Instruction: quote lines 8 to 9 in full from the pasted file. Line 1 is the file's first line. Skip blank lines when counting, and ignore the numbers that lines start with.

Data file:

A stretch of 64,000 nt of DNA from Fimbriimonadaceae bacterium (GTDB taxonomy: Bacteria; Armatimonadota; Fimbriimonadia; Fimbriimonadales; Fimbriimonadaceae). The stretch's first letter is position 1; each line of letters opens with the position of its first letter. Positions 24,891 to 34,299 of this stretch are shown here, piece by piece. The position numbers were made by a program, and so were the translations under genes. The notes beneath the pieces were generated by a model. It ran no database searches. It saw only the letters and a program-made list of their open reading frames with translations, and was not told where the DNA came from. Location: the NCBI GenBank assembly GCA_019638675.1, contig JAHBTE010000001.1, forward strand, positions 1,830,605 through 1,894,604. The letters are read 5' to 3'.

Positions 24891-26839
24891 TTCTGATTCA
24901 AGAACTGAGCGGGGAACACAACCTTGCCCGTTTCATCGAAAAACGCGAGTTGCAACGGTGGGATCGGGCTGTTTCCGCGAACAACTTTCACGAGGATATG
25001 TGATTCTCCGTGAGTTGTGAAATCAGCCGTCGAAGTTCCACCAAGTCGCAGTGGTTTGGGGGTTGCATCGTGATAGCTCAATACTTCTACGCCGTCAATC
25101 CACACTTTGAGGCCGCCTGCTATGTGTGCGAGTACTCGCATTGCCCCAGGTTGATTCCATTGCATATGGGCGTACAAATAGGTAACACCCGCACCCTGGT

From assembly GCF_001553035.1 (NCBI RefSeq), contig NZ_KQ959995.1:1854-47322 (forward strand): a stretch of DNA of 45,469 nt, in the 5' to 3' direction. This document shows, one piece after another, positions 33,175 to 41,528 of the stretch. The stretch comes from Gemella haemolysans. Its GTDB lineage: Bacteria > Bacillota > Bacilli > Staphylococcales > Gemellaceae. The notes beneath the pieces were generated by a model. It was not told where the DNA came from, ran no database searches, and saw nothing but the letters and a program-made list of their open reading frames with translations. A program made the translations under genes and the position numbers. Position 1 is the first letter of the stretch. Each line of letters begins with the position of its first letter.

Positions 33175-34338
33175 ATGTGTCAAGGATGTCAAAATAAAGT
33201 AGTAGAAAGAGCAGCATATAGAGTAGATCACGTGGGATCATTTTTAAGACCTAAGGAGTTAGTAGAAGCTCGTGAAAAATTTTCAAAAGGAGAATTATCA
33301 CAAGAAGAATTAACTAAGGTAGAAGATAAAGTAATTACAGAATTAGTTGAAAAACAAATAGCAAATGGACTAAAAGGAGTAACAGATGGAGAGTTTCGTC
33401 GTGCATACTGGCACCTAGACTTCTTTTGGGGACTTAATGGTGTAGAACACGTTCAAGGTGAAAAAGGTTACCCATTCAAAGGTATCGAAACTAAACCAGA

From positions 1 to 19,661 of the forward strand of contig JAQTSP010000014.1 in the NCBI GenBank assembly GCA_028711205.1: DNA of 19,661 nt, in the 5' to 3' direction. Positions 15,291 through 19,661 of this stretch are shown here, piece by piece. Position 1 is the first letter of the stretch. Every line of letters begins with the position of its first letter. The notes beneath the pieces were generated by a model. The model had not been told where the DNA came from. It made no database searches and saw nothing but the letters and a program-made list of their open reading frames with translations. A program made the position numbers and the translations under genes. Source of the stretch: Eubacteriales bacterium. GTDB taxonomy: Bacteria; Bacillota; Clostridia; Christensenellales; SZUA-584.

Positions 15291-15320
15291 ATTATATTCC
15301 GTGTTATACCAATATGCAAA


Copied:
Positions 33175-34338
33175 ATGTGTCAAGGATGTCAAAATAAAGT